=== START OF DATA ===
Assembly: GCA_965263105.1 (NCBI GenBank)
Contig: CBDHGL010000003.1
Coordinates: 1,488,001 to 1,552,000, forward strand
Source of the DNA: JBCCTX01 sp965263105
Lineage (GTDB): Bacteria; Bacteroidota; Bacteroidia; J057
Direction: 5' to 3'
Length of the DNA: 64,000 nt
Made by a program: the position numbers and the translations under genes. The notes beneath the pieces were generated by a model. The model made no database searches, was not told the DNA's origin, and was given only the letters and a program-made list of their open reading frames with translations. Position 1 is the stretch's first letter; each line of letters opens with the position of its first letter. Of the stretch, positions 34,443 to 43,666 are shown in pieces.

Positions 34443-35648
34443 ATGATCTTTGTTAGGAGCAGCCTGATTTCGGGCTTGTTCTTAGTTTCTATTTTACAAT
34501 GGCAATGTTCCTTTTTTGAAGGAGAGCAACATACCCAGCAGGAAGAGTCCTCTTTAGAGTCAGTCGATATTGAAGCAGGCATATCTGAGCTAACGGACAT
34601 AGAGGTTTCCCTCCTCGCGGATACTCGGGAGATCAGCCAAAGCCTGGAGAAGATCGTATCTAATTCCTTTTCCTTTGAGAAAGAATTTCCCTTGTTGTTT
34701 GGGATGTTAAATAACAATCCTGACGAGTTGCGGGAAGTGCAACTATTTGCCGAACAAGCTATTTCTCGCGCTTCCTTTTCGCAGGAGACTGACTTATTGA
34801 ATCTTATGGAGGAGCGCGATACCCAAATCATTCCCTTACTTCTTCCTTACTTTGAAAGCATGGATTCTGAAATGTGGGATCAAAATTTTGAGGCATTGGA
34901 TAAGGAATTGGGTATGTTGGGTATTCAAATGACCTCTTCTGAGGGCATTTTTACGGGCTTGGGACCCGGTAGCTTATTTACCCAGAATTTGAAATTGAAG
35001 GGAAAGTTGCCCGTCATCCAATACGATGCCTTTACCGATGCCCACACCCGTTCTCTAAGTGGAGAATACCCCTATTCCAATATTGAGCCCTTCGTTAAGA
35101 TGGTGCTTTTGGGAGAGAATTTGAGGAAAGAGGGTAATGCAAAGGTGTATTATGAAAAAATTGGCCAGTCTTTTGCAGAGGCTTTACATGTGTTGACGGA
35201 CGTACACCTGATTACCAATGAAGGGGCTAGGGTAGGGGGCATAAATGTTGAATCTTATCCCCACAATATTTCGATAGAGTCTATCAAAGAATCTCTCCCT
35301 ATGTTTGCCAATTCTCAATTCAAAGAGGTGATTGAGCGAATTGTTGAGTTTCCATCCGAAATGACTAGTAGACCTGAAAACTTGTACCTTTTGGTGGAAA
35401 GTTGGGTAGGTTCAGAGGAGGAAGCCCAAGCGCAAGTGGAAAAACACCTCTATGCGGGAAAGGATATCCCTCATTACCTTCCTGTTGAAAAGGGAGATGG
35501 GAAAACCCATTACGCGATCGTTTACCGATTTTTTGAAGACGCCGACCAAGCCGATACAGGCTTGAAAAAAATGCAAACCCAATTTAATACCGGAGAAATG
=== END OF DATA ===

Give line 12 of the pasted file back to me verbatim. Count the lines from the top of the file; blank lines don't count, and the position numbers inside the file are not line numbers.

34601 AGAGGTTTCCCTCCTCGCGGATACTCGGGAGATCAGCCAAAGCCTGGAGAAGATCGTATCTAATTCCTTTTCCTTTGAGAAAGAATTTCCCTTGTTGTTT